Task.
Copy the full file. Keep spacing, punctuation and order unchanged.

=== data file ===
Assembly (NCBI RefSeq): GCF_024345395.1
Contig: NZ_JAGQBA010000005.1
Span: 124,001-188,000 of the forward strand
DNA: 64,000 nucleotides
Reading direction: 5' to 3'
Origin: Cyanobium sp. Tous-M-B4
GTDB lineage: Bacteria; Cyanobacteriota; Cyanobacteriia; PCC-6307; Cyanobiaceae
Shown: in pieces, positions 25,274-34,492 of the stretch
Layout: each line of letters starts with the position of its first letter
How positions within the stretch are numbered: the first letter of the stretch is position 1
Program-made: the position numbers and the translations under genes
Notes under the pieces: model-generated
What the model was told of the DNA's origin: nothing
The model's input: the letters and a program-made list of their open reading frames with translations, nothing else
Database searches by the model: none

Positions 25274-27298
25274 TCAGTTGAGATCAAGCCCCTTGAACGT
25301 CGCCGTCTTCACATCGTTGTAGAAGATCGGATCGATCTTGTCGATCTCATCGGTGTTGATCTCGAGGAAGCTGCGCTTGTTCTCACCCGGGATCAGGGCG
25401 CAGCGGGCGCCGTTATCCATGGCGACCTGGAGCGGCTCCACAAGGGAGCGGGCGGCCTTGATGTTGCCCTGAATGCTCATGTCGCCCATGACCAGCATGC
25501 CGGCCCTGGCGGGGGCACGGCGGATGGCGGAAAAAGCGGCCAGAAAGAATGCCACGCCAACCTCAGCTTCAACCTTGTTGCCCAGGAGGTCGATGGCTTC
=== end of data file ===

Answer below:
Assembly (NCBI RefSeq): GCF_024345395.1
Contig: NZ_JAGQBA010000005.1
Span: 124,001-188,000 of the forward strand
DNA: 64,000 nucleotides
Reading direction: 5' to 3'
Origin: Cyanobium sp. Tous-M-B4
GTDB lineage: Bacteria; Cyanobacteriota; Cyanobacteriia; PCC-6307; Cyanobiaceae
Shown: in pieces, positions 25,274-34,492 of the stretch
Layout: each line of letters starts with the position of its first letter
How positions within the stretch are numbered: the first letter of the stretch is position 1
Program-made: the position numbers and the translations under genes
Notes under the pieces: model-generated
What the model was told of the DNA's origin: nothing
The model's input: the letters and a program-made list of their open reading frames with translations, nothing else
Database searches by the model: none

Positions 25274-27298
25274 TCAGTTGAGATCAAGCCCCTTGAACGT
25301 CGCCGTCTTCACATCGTTGTAGAAGATCGGATCGATCTTGTCGATCTCATCGGTGTTGATCTCGAGGAAGCTGCGCTTGTTCTCACCCGGGATCAGGGCG
25401 CAGCGGGCGCCGTTATCCATGGCGACCTGGAGCGGCTCCACAAGGGAGCGGGCGGCCTTGATGTTGCCCTGAATGCTCATGTCGCCCATGACCAGCATGC
25501 CGGCCCTGGCGGGGGCACGGCGGATGGCGGAAAAAGCGGCCAGAAAGAATGCCACGCCAACCTCAGCTTCAACCTTGTTGCCCAGGAGGTCGATGGCTTC